I very much wish that I could play piano but if I could only do one, dance was by far the best choice for me.   I was a middle child sandwiched between two talented older sisters, an adorable younger sister whose needs required extra attention, and a long awaited baby brother.  It seems silly now but I was plagued by feelings of being awkward and unlovely and dance was great therapy.  

My teacher was a blonde statuesque beauty by the name of Jean Enright.   Her garage was fitted with mirrors and a ballet barre.  I was one of her older students.   I took lessons from her for about five years.  My last performance at one of her recitals was when I was sixteen.  Because of those lessons I was in Choreodancers at Rolling Hills High School, I danced in high school dance concerts and musicals, I danced in church plays and talent shows,   and I danced for a short time at Brigham Young University in Ballet Theater and Modern Dance Club.  

My mother encouraged me to get a degree in dance and do as my teacher had done, teach dance.  My mother was probably right but I resisted.  I think I resisted because although dance was a joy, it was also a heartache.  It was very hard for me.  All dancers must work hard and be disciplined but I felt like I was fighting my body’s basic nature.  I am not naturally limber or flexible.  I struggled to be confident on stage.  Although I am slender, I don’t have the curveless figure of the ideal ballet dancer, and I felt like I was too tall.  Knowing what I know now about the varieties of dance styles and opportunities, I realize I was too self-conscious and too pessimistic.  In spite of that, dance was a great blessing in my life.  I acquired poise and grace and confidence that my awkward young self very much needed.   I love to dance.  I had wonderful experiences performing and making friends through dance.   

After I had my second child, while I was at the doctor being treated for strep throat, I learned something about my body that shed more light on why dance was hard for me.  I have an obscure malady with the weird name, “Essential Tremors.”   I realized that the trembling in my legs and arms was not just because of exertion during a difficult work out.  I learned that being still and steady on stage wasn’t just because I had stage fright. I love performing.  I am not afraid of performing.  I am afraid of the unexpected trembling of my body that I cannot control.  I sing and that same malady had consequences during vocal performance.  I once toyed with becoming a nurse, but tremors in my hands made me give up that as a possibility because I could not imagine being able to give shots and place IV needles in patients with my trembling hands.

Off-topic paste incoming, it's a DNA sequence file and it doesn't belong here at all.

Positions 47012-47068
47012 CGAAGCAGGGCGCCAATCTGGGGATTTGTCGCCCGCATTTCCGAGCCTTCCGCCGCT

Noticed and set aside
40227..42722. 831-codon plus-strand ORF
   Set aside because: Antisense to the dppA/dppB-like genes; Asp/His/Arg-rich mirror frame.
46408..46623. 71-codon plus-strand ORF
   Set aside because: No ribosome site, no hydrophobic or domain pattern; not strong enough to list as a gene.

The worst part is that people often express concern that I am anxious or nervous because they notice the trembling.  Truthfully, I am at times anxious and nervous, and I am sometimes a bit frenetic. I think I’m a productivity junkie.  I bustle around at high speed getting as much done as possible. Which isn’t actually, all that productive sometimes.   All this does not help calm my essential tremors.  

These days I take beta-blockers to control my tremors.  Beta blockers are also useful for performance anxiety and shakiness.  Yoga with its stretching, deep breathing, Zen quality is probably the best thing I am doing to get my tremors under control.

To get the most out of my Yoga sessions both physically and mentally, I must slow down, still my mind, and create a zone of existence where nothing matters but the present  NOW:  t he body breathing in health, light, and peace;   breathing out stress and discomfiture of all kinds.  It was very hard at first. Hard like dance was hard.  I’m not limber.  Some poses are difficult.  But it gets easier every day.  My muscles are more limber every day.  I feel more youthful and more productive as I take this time to slow down. 

Aches and pains and stress are eased in that timeless space where I am at peace with myself and my maker and the challenges he as blessed me with.  Be still and breathe.

“Be still and know that I am God.”   Psalms 46:10

Thursday, January 5, 2012

Let Freedom Ring---Losing Sight of Fundamental Founding Principles